After Hewlett-Packard’s big split, the fate of the $51.6-billion-a-year Hewlett-Packard Enterprise will hinge on whether it can make its mark in an emerging battleground in the cloud computing wars: the growing business of private cloud computing.
The best-known clouds today are the massive pools of servers owned and rented out by Amazon, Microsoft and Google. Those are what’s known as “public” clouds, where anyone with a credit card can spin up servers and where a customer’s data resides on the same machines as data from other customers.
But even as the Big Three work to woo them, big companies from banks to retailers have been reluctant to put sensitive data in public clouds and face laws that limit them doing so. Instead, enterprise customers are turning toward the nascent market of private clouds—that is, clouds operated on machines either owned or directly controlled by the customer.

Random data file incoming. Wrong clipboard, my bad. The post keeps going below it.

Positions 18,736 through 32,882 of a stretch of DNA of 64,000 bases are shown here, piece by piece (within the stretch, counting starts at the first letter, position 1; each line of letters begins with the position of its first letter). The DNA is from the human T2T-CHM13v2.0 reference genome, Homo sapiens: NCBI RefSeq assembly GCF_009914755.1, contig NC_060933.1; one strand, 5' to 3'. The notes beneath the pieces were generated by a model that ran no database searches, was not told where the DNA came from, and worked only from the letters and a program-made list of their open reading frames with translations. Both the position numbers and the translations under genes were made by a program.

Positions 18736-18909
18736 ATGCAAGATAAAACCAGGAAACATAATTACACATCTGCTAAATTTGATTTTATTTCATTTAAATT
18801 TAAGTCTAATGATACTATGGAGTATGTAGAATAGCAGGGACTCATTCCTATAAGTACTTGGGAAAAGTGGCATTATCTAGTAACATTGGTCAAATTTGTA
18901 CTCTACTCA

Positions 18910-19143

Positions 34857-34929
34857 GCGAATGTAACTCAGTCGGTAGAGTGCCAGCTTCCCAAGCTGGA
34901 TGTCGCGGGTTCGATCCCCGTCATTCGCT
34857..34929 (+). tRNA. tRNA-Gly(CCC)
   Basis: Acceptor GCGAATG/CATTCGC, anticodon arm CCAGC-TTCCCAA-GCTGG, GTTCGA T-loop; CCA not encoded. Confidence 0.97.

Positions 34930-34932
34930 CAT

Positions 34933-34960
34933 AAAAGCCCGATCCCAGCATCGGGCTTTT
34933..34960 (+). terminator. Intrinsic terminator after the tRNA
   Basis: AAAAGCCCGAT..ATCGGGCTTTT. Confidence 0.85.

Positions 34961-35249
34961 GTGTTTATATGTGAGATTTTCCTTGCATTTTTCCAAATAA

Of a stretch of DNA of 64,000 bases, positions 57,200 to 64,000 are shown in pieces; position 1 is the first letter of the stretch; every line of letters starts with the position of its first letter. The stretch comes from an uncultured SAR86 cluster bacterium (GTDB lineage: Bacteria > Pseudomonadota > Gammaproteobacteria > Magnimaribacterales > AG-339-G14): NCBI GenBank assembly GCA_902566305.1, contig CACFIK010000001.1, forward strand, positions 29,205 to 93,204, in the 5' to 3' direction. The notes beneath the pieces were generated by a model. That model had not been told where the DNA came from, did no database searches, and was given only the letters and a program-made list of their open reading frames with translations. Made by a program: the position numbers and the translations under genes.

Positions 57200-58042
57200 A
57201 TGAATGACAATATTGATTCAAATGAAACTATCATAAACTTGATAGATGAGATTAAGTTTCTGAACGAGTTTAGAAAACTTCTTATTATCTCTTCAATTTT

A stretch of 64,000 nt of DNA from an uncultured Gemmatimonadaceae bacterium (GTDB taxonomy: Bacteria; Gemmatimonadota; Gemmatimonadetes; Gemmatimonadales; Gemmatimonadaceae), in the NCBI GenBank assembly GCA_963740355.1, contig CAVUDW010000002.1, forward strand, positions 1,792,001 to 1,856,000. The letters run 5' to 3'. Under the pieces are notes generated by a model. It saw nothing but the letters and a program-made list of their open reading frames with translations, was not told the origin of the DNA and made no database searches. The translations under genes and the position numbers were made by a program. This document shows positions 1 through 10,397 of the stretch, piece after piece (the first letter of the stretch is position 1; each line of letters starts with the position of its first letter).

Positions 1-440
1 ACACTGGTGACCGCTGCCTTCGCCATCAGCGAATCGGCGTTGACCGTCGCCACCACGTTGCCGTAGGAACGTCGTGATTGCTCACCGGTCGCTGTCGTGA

It’s in this private cloud market that H-P Enterprise is looking to grab customers from traditional hardware competitors IBM and Dell, along with younger rivals such as Rackspace. H-P declined to comment for this story but has hinted that part of its strategy is to leap ahead in the talent wars for the open-source software that runs private clouds.